Here is the context. Israel was being oppressed by the Midianites. An Angel was sent from God to Gideon to remind him that the Lord was with him and that God was going to use Gideon to deliver Israel. At first, Gideon did not recognize the angel for who he was. And at first he argued with him.
When he finally did realize that he had been in the presence of an angel of God, he was terrified. He thought he might die. You and I would undoubtedly react the same way.
But God spoke peace to him in verse 23. And in verse 24 Gideon built an altar to the Lord and named it after this name of God, "Jehovah Shalom." "God is Peace!"
22 And when Gideon perceived that he was an angel of the LORD, Gideon said, Alas, O Lord GOD! for because I have seen an angel of the LORD face to face.
23 And the LORD said unto him, Peace be unto thee; fear not: thou shalt not die.
24 Then Gideon built an altar there unto the LORD, and called it Jehovahshalom:
The Nation was at war with the Midianites--but Gideon learned that not only does God give peace, But God IS our peace.
And the next time you are in a time of stress, turmoil, fear, anxiety, tension, or worry, try praising Jehovah Shalom, God your Peace.
Now if you are making a chain as we go, I'm skipping over one in Psalms now. I'll come back to it in a minute. So if you want to keep the chain in Biblical order, you may want to wait to write the rest in your Bible until later.
So let's go to Jeremiah 23.
The background here is tragic. Josiah had instituted reforms and revival had come, but wickedness was still deeply entrenched. And spiritual leaders had lied to the people and scattered the flocks of God. But in verses 5 and 6 God promises a better day is coming. This is a prophecy of the coming Messiah.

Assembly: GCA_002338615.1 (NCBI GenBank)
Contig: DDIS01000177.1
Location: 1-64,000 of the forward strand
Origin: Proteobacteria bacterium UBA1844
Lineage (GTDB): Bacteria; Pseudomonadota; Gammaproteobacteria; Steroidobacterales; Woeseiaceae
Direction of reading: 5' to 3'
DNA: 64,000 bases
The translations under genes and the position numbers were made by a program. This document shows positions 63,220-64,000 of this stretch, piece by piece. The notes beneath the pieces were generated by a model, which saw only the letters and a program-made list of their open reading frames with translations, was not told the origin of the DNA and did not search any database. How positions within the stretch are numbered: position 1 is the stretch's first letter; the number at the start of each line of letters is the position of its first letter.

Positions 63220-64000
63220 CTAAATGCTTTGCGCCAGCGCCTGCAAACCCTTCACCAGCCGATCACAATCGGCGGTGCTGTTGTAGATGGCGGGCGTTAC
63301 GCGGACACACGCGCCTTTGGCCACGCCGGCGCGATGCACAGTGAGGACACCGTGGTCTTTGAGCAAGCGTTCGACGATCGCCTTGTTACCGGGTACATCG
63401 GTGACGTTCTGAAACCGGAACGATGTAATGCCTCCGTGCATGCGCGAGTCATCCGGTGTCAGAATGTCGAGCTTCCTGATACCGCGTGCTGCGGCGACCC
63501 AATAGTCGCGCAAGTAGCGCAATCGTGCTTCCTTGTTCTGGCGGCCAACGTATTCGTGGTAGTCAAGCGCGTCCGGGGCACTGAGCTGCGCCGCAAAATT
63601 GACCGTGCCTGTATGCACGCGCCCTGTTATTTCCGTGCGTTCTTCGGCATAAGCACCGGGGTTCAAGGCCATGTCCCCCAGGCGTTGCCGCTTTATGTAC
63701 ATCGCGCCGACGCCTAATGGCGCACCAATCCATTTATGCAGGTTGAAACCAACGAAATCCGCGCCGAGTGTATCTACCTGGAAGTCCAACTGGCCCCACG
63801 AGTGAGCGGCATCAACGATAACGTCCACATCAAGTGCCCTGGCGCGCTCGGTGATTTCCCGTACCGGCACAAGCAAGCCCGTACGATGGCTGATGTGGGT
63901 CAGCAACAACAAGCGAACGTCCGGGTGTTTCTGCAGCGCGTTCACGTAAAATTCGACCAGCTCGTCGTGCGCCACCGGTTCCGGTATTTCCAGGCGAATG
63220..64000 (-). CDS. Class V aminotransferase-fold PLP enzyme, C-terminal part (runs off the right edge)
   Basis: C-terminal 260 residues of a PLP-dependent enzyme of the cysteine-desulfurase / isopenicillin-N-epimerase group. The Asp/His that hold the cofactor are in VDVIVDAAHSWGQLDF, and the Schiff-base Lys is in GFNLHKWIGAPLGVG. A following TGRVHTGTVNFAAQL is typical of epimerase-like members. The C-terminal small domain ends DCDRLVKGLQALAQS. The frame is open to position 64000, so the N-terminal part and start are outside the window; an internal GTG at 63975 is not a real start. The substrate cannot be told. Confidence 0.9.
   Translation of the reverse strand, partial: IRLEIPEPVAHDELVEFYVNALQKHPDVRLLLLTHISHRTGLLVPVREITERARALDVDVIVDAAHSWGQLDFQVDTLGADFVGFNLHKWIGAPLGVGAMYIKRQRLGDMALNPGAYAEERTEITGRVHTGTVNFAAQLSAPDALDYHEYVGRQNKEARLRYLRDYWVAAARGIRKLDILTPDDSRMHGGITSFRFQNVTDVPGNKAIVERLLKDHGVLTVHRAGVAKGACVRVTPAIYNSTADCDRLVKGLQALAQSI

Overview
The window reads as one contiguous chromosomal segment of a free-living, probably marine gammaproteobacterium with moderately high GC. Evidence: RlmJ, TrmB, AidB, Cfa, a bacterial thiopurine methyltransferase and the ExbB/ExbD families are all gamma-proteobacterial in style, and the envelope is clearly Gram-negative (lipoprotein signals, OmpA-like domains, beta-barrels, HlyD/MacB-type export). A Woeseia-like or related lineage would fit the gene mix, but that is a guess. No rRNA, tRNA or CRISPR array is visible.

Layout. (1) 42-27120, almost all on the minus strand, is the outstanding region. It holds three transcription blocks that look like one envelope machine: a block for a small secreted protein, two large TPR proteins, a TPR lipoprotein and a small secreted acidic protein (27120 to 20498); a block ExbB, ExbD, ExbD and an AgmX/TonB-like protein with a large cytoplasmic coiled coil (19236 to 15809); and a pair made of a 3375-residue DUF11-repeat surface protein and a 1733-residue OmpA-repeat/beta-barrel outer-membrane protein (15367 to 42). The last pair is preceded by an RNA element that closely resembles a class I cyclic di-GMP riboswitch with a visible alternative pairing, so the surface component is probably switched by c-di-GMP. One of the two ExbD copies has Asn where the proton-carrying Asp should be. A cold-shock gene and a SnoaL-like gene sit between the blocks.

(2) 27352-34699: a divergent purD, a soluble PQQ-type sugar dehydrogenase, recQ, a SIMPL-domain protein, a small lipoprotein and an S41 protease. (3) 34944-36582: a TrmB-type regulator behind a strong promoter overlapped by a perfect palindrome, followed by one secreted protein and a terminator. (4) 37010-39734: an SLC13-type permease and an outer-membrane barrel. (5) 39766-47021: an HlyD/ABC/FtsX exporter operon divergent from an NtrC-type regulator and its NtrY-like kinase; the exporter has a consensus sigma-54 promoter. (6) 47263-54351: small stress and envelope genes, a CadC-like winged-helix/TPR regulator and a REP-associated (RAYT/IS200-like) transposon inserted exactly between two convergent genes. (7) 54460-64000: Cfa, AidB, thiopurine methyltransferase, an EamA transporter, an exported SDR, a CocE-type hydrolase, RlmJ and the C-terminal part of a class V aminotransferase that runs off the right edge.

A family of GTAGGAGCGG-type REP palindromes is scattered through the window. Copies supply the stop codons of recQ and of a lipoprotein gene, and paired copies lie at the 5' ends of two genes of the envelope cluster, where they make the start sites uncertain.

5 Behold, the days come, saith the LORD, that I will raise unto David a righteous Branch, and a King shall reign and prosper, and shall execute judgment and justice in the earth.
6 In his days Judah shall be saved, and Israel shall dwell safely: and this is his name whereby he shall be called, THE LORD OUR RIGHTEOUSNESS.
In the Hebrew, The Lord Our Righteousness is Jehovah-Tsidkenu.
God is totally righteous. He demands righteousness in us. And He tells us in this verse that what He requires of us, He becomes to us.
In 1 Cor 1:30, we are told that Christ Jesus has become to us righteousness. And in Him we are declared to be righteous.
In 2 Cor 5:21 we read "For he hath made him to be sin for us, who knew no sin; that we might be made the righteousness of God in him."
Now this is so important. Satan wins many victories when we do not realize that our God is Jehovah Tsidkenu.
When you have failed, when you have stumbled, when you have sinned against God, Satan will try to tell you that you are so unworthy and so weak and so guilty that you are inadequate and insufficient to do anything worthwhile in God's service.
We must learn to repent and confess our sin to God, and then to gladly accept that He is Jehovah Tsidkenu, God our Righteousness. He has declared us to be righteous. It is His gift. And we can go on boldly--not in our own righteousness, but in HIS.
Next go to Ezek 48:35. It is the last verse in the book of Ezekiel.